« Reply #86 on: February 21, 2018, 11:01:12 pm »

Another consideration is that the camera you have with you is always better than the camera you left home because it's too bulky and heavy. With my E-M1 and two zoom lenses I have a 24-600mm equiv range in a compact, lightweight kit. Can you imagine trying to get the same capabilities with FF gear?

Also worthy of thought are the newer "bridge" cameras with a 1" sensor, specifically the Sony RX10. There have been enormous strides in lens and sensor design and I am amazed at the image quality.

Peter,

Can you compare the image quality between Olympus and RX10? (especially on the long end).

Thanks,
Les
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armand

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Re: comparining micro four thirds to full frame
« Reply #87 on: February 21, 2018, 11:44:57 pm »

Peter,

Can you compare the image quality between Olympus and RX10? (especially on the long end).

Thanks,
Les

Funny that you ask this as the advantages of m43 vs full frame can be applied to 1" vs m43. Question is when do we stop? When the sensor is to small?

For your question the RX10 will be however at some disadvantage at the long end as the lens is not that fast.

LesPalenik

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Re: comparining micro four thirds to full frame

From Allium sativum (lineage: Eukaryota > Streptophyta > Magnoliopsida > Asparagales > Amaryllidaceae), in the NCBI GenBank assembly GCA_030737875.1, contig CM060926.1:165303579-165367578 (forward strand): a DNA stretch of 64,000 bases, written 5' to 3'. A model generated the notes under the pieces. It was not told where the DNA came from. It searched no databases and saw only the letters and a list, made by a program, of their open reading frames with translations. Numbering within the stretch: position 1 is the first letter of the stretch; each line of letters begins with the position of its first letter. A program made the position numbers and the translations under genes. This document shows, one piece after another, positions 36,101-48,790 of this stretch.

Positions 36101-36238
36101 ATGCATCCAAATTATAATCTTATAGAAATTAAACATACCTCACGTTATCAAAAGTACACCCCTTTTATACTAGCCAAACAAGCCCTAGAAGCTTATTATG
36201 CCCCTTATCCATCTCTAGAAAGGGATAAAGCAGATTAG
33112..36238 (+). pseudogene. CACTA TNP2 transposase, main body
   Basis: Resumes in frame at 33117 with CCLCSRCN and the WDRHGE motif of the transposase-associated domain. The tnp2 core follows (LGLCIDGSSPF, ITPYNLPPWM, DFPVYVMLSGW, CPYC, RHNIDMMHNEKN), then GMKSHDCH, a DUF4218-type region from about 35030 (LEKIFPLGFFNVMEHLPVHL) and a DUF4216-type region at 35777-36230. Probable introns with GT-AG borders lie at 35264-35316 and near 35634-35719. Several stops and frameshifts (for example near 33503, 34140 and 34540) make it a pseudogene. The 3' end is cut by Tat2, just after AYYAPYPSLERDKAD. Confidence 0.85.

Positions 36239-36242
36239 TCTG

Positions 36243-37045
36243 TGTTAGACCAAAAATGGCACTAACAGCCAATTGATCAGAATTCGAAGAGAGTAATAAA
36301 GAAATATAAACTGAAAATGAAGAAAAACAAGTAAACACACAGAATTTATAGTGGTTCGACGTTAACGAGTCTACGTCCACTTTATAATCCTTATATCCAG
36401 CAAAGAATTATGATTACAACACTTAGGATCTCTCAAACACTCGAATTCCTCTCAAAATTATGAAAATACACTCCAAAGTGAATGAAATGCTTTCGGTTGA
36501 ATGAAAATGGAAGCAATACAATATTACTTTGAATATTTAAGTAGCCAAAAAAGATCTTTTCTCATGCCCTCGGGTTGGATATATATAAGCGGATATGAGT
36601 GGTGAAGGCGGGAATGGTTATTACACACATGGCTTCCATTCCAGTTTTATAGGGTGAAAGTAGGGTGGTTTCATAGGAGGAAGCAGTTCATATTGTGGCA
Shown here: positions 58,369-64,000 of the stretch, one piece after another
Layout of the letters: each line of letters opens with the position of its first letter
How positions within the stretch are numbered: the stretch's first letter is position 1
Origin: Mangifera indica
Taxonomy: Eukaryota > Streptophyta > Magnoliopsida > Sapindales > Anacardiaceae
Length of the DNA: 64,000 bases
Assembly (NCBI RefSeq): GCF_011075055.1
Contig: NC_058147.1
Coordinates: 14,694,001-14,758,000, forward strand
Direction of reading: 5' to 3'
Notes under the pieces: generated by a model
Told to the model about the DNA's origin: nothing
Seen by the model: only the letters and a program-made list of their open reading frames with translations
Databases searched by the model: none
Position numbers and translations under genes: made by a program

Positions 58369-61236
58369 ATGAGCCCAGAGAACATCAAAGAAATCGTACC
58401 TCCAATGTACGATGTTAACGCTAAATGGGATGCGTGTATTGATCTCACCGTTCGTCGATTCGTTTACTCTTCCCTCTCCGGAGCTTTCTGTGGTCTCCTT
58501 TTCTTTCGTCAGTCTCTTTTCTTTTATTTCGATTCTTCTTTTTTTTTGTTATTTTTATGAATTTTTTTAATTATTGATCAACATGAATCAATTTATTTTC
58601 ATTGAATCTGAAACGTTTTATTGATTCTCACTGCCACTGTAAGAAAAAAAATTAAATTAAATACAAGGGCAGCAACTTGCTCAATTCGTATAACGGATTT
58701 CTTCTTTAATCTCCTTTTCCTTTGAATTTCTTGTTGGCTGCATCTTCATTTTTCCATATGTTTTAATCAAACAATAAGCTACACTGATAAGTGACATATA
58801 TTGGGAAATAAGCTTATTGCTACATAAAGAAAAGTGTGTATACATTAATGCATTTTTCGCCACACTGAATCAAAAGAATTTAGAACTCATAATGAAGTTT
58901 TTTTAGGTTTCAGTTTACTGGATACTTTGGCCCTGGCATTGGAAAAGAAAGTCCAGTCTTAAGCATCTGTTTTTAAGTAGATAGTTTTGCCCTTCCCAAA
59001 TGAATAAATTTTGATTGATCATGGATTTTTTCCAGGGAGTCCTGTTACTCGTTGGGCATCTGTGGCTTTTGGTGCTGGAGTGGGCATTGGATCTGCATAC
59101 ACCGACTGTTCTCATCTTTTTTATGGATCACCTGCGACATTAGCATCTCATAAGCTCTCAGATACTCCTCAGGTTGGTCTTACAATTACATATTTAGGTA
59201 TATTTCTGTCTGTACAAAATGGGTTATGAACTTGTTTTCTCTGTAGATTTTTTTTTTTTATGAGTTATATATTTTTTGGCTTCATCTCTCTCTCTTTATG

« Reply #88 on: February 22, 2018, 12:07:42 am »

I'm interested primarily in the image quality. Lens speed is secondary.
On one hand the Sony RX10 sensor is only 1", compared with Olympus sensor, but if the Zeiss lens at 600mm is better than Zuiko 70-300 at 300mm, the resulting Sony image could beat the Four Thirds image. True or false?
   
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Ray

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Re: comparining micro four thirds to full frame
« Reply #89 on: February 22, 2018, 07:54:16 am »

I also would like to see some comparisons. The Panasonic 100-400, with an effective 200-800mm range in terms of full-frame 35mm, does grab my interest because I do occasionally photograph birds and wildlife. (But I don't shoot them, of course.  ;D )

My longest lens is the AF-S Nikkor 80-400 F4.5-F5.6 G ED which I use with my D7100 or D5300. If my calculations are correct, when a 24mp DX sensor is cropped to the same size as a 4/3rds sensor, the pixel count is 14.8 mp. This is close enough to the 16mp of the EM5, but a bit far from the 20mp of the E-M1 MkII.

I would imagine that a lens designed for the MFT format should provide better resolution than a Nikkor FF lens that is heavily cropped. The extra megapixels, in combination with an effectively sharper lens, should result in a noticeably sharper and more detailed image.